Removing GPS collar bias in habitat selection studies
J. Frair, Department of Biological Sciences, University of Alberta, Edmonton, Alberta, Canada T6G 2E9 (fax +780 492 9234; e-mail firstname.lastname@example.org).
- 1Compared to traditional radio-collars, global positioning system (GPS) collars provide finer spatial resolution and collect locations across a broader range of spatial and temporal conditions. However, data from GPS collars are biased because vegetation and terrain interfere with the satellite signals necessary to acquire a location. Analyses of habitat selection generally proceed without correcting for this known sampling bias. We documented the effects of bias in resource selection functions (RSF) and compared the effectiveness of two bias-correction techniques.
- 2The effects of environmental conditions on the probability of a GPS collar collecting a location were modelled for three brands of collar using data collected in 24-h trials at 194 test locations. The best-supported model was used to create GPS-biased data from unbiased animal locations. These data were used to assess the effects of bias given data losses in the range of 10–40% at both 1- and 6-h sampling intensities. We compared the sign, value and significance of coefficients derived using biased and unbiased data.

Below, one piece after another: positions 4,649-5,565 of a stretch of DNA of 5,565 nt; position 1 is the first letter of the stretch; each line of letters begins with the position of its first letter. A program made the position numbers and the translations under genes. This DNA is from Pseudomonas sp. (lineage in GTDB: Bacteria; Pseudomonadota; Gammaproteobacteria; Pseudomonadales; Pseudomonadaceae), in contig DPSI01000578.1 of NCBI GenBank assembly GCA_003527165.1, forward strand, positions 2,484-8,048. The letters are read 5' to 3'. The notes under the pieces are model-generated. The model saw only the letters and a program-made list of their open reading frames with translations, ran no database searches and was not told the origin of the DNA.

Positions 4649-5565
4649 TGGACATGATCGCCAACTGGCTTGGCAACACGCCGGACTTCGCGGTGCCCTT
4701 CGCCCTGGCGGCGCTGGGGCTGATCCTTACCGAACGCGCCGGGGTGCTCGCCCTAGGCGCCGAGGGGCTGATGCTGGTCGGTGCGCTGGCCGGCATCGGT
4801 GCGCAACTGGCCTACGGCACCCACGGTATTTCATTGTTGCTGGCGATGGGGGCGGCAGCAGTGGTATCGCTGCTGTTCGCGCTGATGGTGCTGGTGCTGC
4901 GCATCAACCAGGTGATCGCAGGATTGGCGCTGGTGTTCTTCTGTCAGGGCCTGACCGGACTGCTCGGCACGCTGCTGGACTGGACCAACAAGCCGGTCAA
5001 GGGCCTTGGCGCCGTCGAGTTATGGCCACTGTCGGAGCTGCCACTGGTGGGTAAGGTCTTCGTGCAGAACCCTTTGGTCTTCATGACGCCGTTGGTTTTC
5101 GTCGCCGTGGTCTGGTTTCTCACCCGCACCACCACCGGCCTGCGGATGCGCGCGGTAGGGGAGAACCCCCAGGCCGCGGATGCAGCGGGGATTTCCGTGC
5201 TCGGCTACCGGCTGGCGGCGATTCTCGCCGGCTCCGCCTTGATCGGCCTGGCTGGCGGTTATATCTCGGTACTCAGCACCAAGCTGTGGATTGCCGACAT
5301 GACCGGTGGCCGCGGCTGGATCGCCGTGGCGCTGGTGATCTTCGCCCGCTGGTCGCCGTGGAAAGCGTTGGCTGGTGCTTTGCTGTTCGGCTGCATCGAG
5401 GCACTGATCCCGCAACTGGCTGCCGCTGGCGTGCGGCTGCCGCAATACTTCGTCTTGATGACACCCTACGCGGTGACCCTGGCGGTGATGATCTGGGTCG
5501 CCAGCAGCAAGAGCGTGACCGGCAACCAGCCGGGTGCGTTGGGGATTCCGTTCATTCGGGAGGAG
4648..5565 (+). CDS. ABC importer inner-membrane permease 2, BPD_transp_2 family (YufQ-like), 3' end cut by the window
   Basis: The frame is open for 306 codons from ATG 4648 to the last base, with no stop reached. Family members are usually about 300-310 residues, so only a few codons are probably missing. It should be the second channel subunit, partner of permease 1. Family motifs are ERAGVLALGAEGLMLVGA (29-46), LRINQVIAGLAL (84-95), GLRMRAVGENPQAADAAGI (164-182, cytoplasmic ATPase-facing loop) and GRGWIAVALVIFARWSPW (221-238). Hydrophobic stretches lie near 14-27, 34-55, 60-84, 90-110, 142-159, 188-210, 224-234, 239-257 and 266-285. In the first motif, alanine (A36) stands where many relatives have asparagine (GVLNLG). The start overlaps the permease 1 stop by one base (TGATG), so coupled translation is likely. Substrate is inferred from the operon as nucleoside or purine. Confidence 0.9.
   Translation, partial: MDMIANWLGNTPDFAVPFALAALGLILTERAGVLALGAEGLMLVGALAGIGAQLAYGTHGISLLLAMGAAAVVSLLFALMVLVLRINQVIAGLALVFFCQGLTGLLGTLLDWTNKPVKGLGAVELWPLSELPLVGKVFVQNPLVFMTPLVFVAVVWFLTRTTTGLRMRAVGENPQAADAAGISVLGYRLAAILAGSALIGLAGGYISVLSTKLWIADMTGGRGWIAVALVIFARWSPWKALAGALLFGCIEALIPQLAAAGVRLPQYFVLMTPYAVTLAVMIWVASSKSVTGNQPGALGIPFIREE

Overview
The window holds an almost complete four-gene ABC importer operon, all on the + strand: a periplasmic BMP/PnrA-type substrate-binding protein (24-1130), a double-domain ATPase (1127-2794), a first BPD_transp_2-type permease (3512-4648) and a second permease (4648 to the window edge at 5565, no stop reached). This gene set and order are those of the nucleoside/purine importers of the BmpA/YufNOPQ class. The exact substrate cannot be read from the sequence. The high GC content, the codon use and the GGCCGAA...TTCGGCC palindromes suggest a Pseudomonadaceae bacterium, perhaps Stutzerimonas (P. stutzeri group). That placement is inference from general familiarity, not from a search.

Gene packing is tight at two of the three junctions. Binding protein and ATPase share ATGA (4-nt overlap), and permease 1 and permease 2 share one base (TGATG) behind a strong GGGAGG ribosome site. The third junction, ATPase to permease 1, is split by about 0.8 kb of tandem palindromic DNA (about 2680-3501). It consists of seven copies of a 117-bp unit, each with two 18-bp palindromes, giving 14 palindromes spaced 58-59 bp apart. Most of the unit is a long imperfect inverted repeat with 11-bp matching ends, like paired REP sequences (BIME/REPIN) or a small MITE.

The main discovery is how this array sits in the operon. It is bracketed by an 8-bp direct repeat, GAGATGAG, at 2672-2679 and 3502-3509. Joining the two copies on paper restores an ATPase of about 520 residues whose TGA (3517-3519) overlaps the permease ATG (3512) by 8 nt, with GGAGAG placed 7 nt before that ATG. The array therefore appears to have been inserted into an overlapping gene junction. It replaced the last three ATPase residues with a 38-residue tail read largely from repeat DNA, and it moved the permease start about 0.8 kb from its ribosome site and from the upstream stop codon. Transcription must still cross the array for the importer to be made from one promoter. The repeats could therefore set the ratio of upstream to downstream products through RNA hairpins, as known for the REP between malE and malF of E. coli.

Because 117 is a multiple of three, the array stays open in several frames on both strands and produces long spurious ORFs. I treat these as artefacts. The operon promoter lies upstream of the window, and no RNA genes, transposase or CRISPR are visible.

- 3With 6-h locations we observed type II error rates of 30–40% given as little as a 10% data loss. Biased data also produced coefficients that were significantly more negative than unbiased estimates. Increasing the sampling intensity from 6- to 1-h locations eliminated type II errors but increased the magnitude of coefficient bias. No type I errors or changes in sign were observed.
- 4We applied sample weighting and iterative simulation given a 30% data loss. For a biased vegetation type, simulation reduced more type II errors than weighting, most probably because the original sample size was re-established. However, selection for areas near trails, which was influenced by a biased vegetation type, showed fewer type II errors after weighting existing animal locations than after simulation. Both techniques corrected 100% and ≥ 80% of the biased coefficients at the 6- and 1-h sampling intensities, respectively.
- 5Synthesis and applications. This study demonstrates that GPS error is predictable and biases the coefficients of resource selection models dependant upon the GPS sampling intensity and the level of data loss. We provide effective alternatives for correcting bias and discuss applying corrections under different sampling designs.